Wednesday, July 26, 2006

OSCON: Day One part 3

The next talk I attended was Tim Bray's presentation of "Atom as Universal Web Glue." Tim started by criticizing the popular term "user-generated content" (it's fairly insulting to us "content-generating users") and discussed the limitations that hold this idea back. Then he presented the Atom publishing protocol as a solution.

1. Starts with an URL: GET the "service document" from a publisher's site and extract "collections."
2. Retrieve those collections and see what you may already have.
3. POST an Atom entry to a collection. Get back it's URI in the returned HTTP header.
4. POST a picture or binary to a collection. Get back a URI for that data, then another for the metadata.
5. PUT or DELETE an existing atom entry.

That's all of it. Very simple indeed.

APP differs from other protocols in a few important ways. Unlike RPC, there is no API abstraction, just message passing. Using HTTP allows you to layer whatever securing you want over it (unlike WS-*). Finally the client doesn't need any knowledge of the server's namespace. This differs from web-based filesystems like WebDAV.

APP is already being used by Google for the GDATA interface. Even MS says that their next version of Word will support blog publishing with Atom. There are other implementations coming.

There are many interesting things that can be done with this technology. Tim was then able to show us a demo using curl and vi! Not only did he post textual entries, he was also able to easily post binary content as well. I think was an excellent way to underscore Atom's simplicity. It's also inspiring to realize you could create an Atom publishing client in shell script, if you were so inclined.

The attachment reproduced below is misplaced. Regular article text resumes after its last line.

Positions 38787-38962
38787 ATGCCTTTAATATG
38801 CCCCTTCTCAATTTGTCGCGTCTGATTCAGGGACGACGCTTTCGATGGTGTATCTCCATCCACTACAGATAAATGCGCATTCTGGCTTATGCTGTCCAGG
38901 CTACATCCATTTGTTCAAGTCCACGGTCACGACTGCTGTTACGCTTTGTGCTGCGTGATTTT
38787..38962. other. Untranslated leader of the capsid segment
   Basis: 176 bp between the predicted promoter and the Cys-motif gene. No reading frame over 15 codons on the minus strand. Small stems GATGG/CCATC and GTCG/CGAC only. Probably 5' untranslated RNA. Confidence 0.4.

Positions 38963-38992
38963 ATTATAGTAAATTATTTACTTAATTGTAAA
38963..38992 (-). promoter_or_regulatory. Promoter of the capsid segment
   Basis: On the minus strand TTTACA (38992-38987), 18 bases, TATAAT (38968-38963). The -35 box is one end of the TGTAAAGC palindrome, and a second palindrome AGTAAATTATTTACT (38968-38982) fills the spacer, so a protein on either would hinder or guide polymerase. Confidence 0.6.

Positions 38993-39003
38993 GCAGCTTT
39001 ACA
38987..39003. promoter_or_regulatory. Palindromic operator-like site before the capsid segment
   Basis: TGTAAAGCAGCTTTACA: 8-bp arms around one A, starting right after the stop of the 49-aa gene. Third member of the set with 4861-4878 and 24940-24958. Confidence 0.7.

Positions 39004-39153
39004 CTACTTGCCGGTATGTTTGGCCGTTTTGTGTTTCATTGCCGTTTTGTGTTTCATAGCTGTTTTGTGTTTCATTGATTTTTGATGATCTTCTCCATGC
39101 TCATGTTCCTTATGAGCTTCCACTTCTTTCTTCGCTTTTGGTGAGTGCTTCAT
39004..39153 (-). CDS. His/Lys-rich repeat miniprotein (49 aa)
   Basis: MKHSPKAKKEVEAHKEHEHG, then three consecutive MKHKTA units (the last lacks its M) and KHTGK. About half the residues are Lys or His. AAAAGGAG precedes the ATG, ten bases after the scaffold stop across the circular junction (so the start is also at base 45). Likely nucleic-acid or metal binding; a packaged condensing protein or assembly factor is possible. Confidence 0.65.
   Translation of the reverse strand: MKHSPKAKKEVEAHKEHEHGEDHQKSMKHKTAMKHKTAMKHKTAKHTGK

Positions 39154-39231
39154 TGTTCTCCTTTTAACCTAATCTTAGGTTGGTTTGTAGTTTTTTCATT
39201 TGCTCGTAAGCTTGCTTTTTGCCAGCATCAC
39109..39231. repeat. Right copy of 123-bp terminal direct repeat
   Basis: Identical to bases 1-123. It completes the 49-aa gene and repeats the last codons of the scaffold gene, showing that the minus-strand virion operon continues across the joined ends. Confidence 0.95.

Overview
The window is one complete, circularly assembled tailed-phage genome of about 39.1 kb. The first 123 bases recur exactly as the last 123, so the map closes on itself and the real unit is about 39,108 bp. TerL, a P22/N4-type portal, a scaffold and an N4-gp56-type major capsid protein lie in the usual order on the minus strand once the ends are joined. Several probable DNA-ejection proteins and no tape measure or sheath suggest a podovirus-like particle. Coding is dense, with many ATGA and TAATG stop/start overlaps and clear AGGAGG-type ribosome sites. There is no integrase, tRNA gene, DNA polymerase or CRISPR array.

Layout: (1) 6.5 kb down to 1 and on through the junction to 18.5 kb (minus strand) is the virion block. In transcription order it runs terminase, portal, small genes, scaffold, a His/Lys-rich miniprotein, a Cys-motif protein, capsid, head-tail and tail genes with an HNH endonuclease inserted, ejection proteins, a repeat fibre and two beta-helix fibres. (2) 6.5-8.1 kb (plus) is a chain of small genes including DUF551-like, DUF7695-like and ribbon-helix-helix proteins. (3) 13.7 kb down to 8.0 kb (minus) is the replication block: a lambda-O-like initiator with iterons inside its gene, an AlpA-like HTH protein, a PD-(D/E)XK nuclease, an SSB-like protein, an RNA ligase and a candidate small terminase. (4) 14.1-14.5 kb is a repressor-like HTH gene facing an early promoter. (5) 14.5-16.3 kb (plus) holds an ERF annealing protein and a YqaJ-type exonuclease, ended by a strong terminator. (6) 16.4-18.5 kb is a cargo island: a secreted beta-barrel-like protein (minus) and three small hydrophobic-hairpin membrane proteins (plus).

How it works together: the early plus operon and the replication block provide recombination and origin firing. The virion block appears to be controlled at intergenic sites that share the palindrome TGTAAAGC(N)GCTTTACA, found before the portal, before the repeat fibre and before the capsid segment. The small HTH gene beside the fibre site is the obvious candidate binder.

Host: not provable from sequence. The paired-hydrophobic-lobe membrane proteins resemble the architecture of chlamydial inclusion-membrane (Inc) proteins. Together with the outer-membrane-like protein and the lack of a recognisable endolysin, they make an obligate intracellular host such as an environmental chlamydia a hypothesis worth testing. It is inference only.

1 Comments:

kasei said...

I may just be a curmudgeon, but I think this whole "user generated content" backlash is just silly. I'm not for a minute insulted by the term because I am presumably using a service (hence "user"), and if I "write and speak and design and compose and sing and play and build and earn and pay" for the service (to quote Bray), then I am creating content which is a perfectly legitimate use of the word "content" as a superset of these things. (Except for earning and paying which don't typically generate content so much as they do money.)

Perhaps it would have been more persuasive to have heard the argument in person, but just from reading about it here and elsewhere, I'm not convinced.

Thursday, July 27, 2006  

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